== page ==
FIG. 8 illustrates a temperature curve of the control units of the wind turbine during a utility grid failure where the failure starts at time t1. The one or more control units are activated at the time and face an amount of power due to their limiting of an over-voltage in the DC link of the frequency converter. Consequently, the temperature curve raises and at the time t2 temperature limit Tmax value is reached for the active control units. The microprocessor activates further control units and the temperature drops to a temperature limit Tmin value at a time t3 and as a consequent at least one unit is deactivated. This control of the number of active control units continue until the grid failure has disappeared.

The invention has been exemplified above with reference to specific examples.

However, it should be understood that the invention is not limited to the particular examples described above but may be used in connection with a wide variety of applications e.g. a number of wind turbines connected to the same frequency converter. Further applications may involve an induction or a synchronous generator of a wind turbine connected to a full scale frequency converter.

Even further, it should be understood that especially the frequency converter may be designed in a multitude of varieties e.g. as a thyristor based rectifier and inverter system.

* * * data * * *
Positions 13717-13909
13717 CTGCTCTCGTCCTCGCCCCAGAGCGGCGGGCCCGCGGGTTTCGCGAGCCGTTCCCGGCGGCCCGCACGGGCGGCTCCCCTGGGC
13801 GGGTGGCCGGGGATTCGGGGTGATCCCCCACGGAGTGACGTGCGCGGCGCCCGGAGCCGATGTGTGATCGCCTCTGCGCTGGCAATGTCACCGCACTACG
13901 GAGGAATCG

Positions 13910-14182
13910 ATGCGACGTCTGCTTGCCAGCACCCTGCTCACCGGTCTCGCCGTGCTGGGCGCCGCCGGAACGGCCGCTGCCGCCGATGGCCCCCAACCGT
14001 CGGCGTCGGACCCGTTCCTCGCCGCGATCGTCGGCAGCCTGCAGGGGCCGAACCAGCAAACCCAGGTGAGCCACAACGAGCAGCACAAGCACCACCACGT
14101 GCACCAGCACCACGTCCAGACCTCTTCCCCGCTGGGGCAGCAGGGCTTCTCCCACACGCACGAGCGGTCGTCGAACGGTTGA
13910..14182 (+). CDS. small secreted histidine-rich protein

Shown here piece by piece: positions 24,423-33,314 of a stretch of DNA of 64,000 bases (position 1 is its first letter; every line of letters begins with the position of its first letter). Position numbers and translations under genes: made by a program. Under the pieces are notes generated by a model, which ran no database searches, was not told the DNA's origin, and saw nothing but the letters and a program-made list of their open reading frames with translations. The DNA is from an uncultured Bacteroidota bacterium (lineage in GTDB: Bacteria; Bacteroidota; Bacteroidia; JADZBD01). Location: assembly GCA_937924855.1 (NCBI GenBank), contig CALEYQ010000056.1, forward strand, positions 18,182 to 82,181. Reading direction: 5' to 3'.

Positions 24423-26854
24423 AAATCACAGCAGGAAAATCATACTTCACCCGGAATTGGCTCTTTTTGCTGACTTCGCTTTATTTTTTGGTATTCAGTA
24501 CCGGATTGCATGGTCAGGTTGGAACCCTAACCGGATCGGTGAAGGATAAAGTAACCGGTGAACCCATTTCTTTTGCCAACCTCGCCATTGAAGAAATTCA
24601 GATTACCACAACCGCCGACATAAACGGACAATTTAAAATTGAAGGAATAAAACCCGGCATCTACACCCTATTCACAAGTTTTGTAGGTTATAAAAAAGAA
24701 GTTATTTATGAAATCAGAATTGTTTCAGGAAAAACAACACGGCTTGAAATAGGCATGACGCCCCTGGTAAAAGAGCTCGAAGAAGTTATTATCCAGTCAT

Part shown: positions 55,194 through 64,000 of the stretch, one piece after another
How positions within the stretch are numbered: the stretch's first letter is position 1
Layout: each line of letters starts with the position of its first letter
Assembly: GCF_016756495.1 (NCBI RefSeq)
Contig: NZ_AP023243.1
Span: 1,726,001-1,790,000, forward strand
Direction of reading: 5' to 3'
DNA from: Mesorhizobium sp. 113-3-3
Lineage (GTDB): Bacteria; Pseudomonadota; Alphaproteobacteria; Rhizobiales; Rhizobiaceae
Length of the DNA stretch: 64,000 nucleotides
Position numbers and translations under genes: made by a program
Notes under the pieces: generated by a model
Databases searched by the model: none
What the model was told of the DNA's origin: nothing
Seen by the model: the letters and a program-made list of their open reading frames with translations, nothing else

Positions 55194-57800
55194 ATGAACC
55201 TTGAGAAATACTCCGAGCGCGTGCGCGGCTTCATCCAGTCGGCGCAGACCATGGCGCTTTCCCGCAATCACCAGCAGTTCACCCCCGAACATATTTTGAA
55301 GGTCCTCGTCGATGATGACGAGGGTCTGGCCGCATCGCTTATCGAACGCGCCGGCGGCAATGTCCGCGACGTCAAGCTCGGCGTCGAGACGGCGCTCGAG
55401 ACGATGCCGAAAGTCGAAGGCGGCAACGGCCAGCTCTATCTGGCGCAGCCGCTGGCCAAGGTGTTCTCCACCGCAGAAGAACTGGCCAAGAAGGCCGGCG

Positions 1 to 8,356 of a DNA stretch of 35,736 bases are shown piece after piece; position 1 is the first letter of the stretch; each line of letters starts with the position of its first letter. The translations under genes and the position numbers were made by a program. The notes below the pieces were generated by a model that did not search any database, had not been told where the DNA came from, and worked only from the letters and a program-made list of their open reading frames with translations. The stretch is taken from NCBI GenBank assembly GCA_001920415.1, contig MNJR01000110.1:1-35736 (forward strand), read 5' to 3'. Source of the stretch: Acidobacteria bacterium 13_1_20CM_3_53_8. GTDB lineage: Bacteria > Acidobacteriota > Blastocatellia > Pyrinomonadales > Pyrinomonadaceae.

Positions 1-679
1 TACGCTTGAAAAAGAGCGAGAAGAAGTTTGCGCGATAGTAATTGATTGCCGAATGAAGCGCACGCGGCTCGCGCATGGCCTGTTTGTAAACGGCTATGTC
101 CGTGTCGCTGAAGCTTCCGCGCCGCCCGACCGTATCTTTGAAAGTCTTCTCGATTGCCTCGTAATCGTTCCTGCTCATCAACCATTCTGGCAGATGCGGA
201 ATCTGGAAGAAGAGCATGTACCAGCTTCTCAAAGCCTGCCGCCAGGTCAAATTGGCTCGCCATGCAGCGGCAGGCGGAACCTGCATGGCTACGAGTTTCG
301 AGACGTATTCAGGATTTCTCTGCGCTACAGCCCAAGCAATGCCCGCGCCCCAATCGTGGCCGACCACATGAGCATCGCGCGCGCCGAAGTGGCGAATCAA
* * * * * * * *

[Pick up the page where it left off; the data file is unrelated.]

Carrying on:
Further, it should be understood that the invention may use a wide variety of measured value if they directly or indirectly correspond to the above mentioned voltage and temperature values e.g. current values instead of voltage values. The position of the measurements in the wind turbine system may also be changed if the measurements correspond to the above suggested in development at least over the time of the grid failure.

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US7952216 *Oct 20, 2009May 31, 2011Hitachi, Ltd.Wind turbine generator system
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Classifications
U.S. Classification290/44
International ClassificationH02P9/10
Cooperative ClassificationF03D7/0272, F05B2270/107, H02P9/105, F03D9/003, H02P2101/15, Y02E10/723
European ClassificationH02P9/10D, F03D9/00C2, F03D7/02M
Legal Events
DateCodeEventDescription
Nov 14, 2007ASAssignment
Owner name: VESTAS WIND SYSTEMS A/S, DENMARK
Free format text: ASSIGNMENT OF ASSIGNORS INTEREST;ASSIGNORS:NIELSEN, JOHN GODSK;ESBENSEN, CLAUS;REEL/FRAME:020110/0576;SIGNING DATES FROM 20070702 TO 20070731
Free format text: ASSIGNMENT OF ASSIGNORS INTEREST;ASSIGNORS:NIELSEN, JOHN GODSK;ESBENSEN, CLAUS;SIGNING DATES FROM 20070702 TO 20070731;REEL/FRAME:020110/0576
Owner name: VESTAS WIND SYSTEMS A/S, DENMARK
Free format text: ASSIGNMENT OF ASSIGNORS INTEREST;ASSIGNORS:NIELSEN, JOHN GODSK;ESBENSEN, CLAUS;SIGNING DATES FROM 20070702 TO 20070731;REEL/FRAME:020110/0576
Jun 5, 2014FPAYFee payment
Year of fee payment: 4